We used Nexus Copy Number 6.0 genomics software to process Affymetrix generated signal intensity or CEL files. A reference genome created using 270 HapMap samples was used as a baseline to calculate log2ratios and B-allele frequencies (BAF) in each sample followed by quantile normalization [36]. Probe to probe variance was calculated and reported as quality control (QC) scores to remove extreme outliers due to copy number break-points. We used a default setting for outlier removal, a combined value of 3% at the two extremes, 1.5% at each end. Using these normalized log2ratio and BAF values, CNAswere identified with the SNP-Fast Adaptive States Segmentation Technique 2 (SNP-FASST2) segmentation algorithm in conjunction with quadratic wave correction implemented in the Nexus software. The SNP-FASST2 segmentation algorithm is a Hidden Markov Model-based approach, which uses log2ratio values of ∼1.8 million probes to make a CNV call while it considers both log2ratio and BAF values to detect LOHs. Significance threshold for segmentation was set at P<5×10−7with minimum number of ten probes per segment and a maximum probe spacing of 1,000 kb. Single copy gains and losses were defined with log2ratio values of 0.2 and -0.2, respectively while two or more than two copies of gains and losses were defined by log2ratio values of 0.7 and -1.1, respectively. A chromosomal region was called a LOH if ≥95% of the SNP probes in a DNA segment of at least 500 kb exhibited BAF≥0.8 or ≤0.2– i.e., ≥95% of the SNP probes in that region are homozygous probes (e.g., AA or BB). Auto gender correction available in Nexus software was applied to call CNAs in X chromosomes. LOHs with diploid copy number of two were considered as CN-LOHs or UPDs.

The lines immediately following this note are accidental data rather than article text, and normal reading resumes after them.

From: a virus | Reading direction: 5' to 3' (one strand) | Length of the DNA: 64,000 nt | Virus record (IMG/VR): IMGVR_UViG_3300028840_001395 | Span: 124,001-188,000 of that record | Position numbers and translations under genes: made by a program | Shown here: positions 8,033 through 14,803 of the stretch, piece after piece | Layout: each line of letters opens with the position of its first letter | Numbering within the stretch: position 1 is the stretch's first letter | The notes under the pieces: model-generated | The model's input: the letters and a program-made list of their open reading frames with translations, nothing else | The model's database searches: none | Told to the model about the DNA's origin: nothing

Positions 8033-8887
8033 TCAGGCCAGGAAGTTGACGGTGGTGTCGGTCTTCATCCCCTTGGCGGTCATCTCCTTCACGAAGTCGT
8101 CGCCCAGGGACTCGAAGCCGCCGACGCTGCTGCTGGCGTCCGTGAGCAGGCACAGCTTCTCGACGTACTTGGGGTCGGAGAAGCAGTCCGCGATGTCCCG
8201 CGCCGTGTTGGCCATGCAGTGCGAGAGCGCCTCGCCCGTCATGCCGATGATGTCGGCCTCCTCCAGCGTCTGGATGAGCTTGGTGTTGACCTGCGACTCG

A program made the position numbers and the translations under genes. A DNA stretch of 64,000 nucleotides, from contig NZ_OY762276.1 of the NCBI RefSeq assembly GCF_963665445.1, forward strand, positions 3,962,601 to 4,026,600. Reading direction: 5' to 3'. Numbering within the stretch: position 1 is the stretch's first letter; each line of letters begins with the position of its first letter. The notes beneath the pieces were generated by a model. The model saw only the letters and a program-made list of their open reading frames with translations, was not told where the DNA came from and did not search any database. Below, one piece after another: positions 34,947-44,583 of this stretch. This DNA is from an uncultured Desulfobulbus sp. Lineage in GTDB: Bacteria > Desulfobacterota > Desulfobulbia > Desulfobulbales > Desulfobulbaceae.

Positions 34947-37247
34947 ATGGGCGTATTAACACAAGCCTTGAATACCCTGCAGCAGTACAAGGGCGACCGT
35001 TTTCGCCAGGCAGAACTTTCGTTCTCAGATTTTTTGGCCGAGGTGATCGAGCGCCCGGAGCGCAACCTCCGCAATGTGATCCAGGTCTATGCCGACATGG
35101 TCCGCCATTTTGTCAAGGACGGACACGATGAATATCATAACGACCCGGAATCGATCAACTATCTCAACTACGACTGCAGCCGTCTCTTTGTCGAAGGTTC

Quality Control Parameters for CNA Calling

Pre-processing of CEL files was conducted using the settings described above. Six (three luminal A, two luminal B and one HER2 type tumors) out of 369 samples exhibited very high QC scores (>0.40) and were excluded from final analyses as higher QC scores suggest for elevated noise to signal ratio. Average QC score of remaining 363 samples (152BCR and 211 non-BCR) was 0.17 (range: 0.08–0.32), acceptable values recommended by the Nexus Copy Number 6.0.

Survival Analysis of CNAs and Statistical Considerations